The project managers who handle interpreting equipment and staff for large events are a special breed.
Last month Tembua provided full interpreting services in six languages for an international conference. This meant backpack transmitters for the interpreters as they stepped onto buses for city tours, hundreds of headsets and receiver combinations for the participants, soundproof two-person tabletop booths with mikes, consoles for the conference sessions, transmitters, miles and miles of cables, and our 19-member team.
What we seem to re-learn at every conference:
1. No matter how many extra batteries are in the kit, we will need one more.
2. The one-person-easy-setup booths always take two people to set up.
3. Following repeated sound checks to perfectly set the audio transmitted from the interpreting booths, the house crew will bring in something that creates static on one mike.
4. At least one person will storm to the interpreting table and demand a language which the conference organizers did not order. (In some cases we can arrange a last-minute solution if the organizers sign an addendum to the contract.)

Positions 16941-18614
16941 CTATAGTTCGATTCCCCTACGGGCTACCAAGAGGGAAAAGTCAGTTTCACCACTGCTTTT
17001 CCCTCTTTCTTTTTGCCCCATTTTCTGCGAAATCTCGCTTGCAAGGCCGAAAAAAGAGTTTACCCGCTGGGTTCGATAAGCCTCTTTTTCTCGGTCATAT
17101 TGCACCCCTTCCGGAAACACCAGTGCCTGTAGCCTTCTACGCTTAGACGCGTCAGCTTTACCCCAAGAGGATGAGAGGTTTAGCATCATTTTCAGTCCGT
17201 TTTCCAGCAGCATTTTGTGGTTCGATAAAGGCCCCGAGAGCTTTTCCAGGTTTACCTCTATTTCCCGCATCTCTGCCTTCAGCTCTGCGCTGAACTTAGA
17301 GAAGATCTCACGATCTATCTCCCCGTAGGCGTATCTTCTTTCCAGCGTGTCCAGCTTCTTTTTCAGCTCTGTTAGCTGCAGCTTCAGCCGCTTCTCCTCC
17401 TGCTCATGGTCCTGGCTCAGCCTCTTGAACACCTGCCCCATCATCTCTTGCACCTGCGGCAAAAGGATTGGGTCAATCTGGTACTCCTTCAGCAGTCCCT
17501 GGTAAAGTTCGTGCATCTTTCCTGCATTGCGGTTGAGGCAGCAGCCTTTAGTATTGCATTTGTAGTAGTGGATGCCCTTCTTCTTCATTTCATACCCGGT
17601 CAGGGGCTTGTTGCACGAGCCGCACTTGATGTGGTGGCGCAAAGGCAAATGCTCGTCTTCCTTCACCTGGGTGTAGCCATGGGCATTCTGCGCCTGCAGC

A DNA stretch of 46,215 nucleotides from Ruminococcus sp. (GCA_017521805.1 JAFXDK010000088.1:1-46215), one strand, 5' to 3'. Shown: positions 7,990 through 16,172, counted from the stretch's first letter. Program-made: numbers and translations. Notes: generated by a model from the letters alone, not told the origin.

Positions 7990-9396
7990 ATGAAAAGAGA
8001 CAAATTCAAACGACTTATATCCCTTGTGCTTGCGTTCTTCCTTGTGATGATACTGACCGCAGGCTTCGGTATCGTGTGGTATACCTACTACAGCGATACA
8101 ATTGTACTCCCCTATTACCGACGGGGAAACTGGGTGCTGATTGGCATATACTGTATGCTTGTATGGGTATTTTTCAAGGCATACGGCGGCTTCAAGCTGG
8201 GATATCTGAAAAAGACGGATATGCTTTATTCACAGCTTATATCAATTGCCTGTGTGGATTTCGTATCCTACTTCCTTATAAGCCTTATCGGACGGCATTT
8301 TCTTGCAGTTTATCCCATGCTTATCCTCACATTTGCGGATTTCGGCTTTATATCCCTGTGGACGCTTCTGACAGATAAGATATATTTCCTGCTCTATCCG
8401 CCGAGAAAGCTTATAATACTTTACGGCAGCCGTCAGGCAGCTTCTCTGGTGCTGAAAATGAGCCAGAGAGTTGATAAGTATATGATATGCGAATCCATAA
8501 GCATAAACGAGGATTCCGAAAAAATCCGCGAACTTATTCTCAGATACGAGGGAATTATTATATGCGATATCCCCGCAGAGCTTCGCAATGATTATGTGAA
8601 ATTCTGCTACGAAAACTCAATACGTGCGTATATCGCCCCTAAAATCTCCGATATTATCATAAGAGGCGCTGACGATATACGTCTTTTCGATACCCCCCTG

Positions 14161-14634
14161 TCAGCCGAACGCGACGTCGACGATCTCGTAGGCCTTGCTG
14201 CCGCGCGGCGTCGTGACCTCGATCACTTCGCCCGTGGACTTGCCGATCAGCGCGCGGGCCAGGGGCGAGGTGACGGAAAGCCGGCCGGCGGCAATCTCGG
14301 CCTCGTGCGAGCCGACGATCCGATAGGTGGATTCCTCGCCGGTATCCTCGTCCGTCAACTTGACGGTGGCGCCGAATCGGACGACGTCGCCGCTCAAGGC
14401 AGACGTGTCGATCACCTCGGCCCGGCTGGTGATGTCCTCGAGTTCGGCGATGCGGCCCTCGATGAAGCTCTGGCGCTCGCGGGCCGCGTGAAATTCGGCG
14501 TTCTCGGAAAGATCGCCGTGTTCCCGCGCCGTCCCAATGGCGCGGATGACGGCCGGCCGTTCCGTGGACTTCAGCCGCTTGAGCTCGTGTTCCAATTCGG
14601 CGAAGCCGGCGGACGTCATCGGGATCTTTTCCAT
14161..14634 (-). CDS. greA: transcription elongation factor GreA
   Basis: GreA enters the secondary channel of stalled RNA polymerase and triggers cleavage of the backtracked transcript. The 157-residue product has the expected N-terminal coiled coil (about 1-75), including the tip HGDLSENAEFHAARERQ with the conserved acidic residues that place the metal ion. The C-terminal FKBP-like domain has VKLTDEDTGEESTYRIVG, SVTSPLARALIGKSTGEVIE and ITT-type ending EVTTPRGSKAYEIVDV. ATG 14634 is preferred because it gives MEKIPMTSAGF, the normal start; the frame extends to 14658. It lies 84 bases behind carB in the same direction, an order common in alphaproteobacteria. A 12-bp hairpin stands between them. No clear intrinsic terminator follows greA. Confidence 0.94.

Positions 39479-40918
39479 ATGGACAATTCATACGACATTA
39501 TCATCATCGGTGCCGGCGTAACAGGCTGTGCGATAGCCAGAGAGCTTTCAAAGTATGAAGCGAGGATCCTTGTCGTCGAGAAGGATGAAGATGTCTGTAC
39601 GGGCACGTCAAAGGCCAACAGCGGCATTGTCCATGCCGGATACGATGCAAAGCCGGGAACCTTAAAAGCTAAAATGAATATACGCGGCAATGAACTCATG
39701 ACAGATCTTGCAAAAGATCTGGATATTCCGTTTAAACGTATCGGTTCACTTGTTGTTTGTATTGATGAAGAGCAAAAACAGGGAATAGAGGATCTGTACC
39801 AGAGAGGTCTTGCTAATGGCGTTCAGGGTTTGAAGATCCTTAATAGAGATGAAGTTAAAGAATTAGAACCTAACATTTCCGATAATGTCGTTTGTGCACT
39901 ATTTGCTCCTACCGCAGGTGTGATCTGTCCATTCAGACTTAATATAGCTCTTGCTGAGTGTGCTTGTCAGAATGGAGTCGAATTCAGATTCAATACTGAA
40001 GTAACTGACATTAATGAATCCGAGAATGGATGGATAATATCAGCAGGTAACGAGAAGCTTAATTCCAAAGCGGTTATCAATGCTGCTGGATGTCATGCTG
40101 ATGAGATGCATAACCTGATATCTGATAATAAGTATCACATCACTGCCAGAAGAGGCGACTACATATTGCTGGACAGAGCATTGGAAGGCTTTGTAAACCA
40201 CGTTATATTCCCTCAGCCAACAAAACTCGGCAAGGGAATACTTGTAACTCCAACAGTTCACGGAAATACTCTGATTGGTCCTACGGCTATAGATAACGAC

5. Someone will ask why in the world they have to pay people to simply talk. (We politely tell them that beginning interpreters start with radio broadcasts in their own language. When they can rephrase the broadcast after a slight delay and not lose any information, they are allowed to move on to listening in one language and speaking in the second language. We resist the urge to emphasize how difficult this is. )
6. Several people will be certain their equipment is malfunctioning because they have it turned to the wrong channel.
7. At least one person will tell us about the nephew who is studying Chinese in high school and who could work for us at the next conference if we are ever stuck for interpreters.
8. One interpreter will get the flu, have car trouble, or get stuck in traffic and be almost late. (We are prepared for these eventualities.)
9. A good sound tech is worth his/her weight in gold!
10. It takes a great deal of diplomacy to explain that the reason a participant is not hearing the Japanese speaker is that Japanese was only ordered for the main session and the participant is in one of the breakout rooms.
Through all of this, our onsite project manager smiled and calmly answered questions; smiled and handed out bags with headsets and instructions for use; smiled and corrected the spelling error on an interpreter’s name badge; smiled and handed bottles of water to the interpreters. In a quiet moment, she stood at the back of the large room and was amazed yet again to watch participants nodding, engrossed in the audio stream from their headsets. From their point of view, the interpreting services were smooth and invisible. As they should be.